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Neutron flux in coolant and fuel pin in PWR

  1. Nov 7, 2016 #1
    In PWR, fast neutron produced from fission in fuel has been moderated into thermal neutron by the a series of collisiion with coolant,i.e. H2O. So the multi-group neutron flux in coolant and fuel pin has much diffenrce, e.g. the relative higher fast neutron in fuel pin and relative higher thermal neutron in coolant as to the uniform.
    Are there specific data about comparision of multi-group neutron flux in coolant and fuel pin in PWR, if it don't need to use MCNP to simulate it ? Thank you very much.
  2. jcsd
  3. Nov 10, 2016 #2


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    I'm not sure about the question, but one would ordinarily use a lattice code, e.g., CASMO or WIMS, in conjunction with a core simulator, e.g., SIMULATE or PANTHER, respectively, to calculate the neutron flux and fission density. Using MCNP is also an option.

    WIMS Physical models :
    explicit water gap;
    grids homogenisation;
    WIMS Numerical models :
    condensed to 6 groups for pin by pin calculation;
    2D XY diffusion theory (GOG);
    DMOD option (local transport theory correction for neighbouring rods of perturbing cells such as guide tubes or Gd burnable absorber rods)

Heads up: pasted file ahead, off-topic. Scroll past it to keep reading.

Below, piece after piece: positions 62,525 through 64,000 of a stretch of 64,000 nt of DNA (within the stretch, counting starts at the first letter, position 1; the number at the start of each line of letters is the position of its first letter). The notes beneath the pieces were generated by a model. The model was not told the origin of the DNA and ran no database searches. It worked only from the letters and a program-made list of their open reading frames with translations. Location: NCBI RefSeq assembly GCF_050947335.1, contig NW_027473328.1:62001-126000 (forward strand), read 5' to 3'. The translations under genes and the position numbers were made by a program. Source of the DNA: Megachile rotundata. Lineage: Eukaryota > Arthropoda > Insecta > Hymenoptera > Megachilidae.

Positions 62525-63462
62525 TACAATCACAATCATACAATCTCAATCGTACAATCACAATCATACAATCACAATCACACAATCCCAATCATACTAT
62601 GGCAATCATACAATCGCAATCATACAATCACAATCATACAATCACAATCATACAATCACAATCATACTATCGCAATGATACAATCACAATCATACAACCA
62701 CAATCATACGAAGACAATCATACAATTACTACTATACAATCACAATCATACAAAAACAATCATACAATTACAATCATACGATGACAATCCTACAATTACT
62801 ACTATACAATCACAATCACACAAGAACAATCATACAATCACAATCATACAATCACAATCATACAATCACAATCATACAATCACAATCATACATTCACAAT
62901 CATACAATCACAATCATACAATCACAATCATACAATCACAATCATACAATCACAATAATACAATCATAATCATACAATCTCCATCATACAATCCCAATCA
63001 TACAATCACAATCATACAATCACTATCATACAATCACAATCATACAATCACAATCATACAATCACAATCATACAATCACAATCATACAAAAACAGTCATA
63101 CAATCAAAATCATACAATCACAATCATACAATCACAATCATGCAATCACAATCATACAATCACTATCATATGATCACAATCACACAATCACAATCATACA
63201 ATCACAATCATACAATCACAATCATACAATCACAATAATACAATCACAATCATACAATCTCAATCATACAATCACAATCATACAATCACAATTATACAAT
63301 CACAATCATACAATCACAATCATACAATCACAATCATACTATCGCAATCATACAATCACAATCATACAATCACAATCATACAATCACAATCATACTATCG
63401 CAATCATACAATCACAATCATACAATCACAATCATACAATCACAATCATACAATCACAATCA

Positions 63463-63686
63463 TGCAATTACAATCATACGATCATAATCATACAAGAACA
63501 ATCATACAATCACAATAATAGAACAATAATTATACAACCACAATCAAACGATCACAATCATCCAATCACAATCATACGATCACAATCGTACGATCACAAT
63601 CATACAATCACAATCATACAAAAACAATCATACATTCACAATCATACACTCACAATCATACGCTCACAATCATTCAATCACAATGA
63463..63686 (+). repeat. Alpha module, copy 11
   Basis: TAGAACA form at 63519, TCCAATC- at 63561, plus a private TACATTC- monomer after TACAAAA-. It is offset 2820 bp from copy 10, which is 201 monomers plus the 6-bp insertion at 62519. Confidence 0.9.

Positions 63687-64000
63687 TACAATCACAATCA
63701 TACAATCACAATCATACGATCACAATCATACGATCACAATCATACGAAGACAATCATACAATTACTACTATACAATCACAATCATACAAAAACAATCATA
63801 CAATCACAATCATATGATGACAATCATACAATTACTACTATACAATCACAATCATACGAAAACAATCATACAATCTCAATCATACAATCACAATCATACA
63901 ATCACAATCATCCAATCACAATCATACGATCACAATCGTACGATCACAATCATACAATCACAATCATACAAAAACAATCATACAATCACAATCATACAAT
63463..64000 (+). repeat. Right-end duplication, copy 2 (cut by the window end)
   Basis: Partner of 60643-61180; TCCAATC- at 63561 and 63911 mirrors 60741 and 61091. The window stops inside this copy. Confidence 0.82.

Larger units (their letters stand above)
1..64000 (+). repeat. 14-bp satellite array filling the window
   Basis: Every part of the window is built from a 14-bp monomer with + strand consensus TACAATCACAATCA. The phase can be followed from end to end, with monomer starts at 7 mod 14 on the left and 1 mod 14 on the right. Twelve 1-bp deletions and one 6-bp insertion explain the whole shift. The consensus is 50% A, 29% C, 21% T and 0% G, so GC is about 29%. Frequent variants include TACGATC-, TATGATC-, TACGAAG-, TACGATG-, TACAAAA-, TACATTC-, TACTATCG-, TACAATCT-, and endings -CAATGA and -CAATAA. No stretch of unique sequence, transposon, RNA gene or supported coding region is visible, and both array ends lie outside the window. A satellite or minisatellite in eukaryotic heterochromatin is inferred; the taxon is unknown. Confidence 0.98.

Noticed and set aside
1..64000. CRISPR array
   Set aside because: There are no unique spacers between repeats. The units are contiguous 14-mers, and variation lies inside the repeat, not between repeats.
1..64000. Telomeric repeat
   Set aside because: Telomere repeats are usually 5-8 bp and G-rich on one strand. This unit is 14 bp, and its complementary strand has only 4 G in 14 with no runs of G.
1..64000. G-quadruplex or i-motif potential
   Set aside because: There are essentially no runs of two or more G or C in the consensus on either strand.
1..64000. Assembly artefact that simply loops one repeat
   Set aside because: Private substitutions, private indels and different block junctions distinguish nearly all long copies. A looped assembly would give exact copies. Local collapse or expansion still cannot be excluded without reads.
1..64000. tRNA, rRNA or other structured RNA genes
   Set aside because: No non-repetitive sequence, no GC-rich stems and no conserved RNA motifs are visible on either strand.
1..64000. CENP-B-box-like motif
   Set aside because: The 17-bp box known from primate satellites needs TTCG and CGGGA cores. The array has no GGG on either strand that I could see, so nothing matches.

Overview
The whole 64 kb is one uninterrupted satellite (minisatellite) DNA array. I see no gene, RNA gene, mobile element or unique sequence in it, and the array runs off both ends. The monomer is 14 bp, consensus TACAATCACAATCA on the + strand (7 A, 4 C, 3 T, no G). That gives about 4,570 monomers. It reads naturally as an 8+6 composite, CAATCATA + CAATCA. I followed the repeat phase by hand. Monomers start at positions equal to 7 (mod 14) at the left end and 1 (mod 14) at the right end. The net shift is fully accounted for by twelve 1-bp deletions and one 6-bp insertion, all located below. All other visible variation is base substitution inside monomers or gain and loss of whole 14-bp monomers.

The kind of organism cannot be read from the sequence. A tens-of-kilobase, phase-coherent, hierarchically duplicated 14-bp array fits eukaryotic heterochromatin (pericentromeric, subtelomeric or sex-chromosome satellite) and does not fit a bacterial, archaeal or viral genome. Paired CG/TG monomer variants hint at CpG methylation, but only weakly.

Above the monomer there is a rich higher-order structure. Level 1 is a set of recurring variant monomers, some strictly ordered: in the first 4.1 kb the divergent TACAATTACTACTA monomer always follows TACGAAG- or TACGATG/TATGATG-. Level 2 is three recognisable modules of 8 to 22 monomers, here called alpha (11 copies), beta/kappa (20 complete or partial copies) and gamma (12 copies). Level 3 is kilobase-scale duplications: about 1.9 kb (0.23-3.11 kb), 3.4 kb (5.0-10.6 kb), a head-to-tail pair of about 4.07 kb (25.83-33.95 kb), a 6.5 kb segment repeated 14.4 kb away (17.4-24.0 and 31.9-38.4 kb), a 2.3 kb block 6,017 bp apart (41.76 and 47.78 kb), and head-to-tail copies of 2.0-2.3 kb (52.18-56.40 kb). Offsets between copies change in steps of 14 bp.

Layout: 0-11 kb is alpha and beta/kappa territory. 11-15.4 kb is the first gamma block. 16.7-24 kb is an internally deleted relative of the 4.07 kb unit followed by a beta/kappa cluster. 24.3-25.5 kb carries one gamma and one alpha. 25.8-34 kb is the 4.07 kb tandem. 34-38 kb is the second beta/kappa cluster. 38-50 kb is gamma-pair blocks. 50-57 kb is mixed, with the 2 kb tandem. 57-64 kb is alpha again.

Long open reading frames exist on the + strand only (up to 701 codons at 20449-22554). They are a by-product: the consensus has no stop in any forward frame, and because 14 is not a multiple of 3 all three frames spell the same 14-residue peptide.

In general, one would use a small number of groups, e.g., 2 or 4, which are collapsed from a larger number of groups. The WIMS paper mentions 69 groups, but newer versions (WIMS 9 or 10) use more groups. The group neutron spectrum is usually not reported since that would be a tremendous volume of data over time/burnup for even 1/8 or 1/4 of an assembly. Usually, there is a numerically processed mean or smeared value.

    Meshing the lattice is also important, and finer meshes are more often used now, because we have access to faster processors and greater memory capacity.
  4. Nov 11, 2016 #3


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    Normally, one does not look at the neutron energy spectrum in the coolant or fuel, unless one is digging into the details of a calculation, e.g., looking at specific cross-sections, or effects of specific nuclides/isotopes. The codes process the multigroup data and collapse into two, three or four groups, depending on the code system, and the flux is smeared over the fuel, cladding and coolant.
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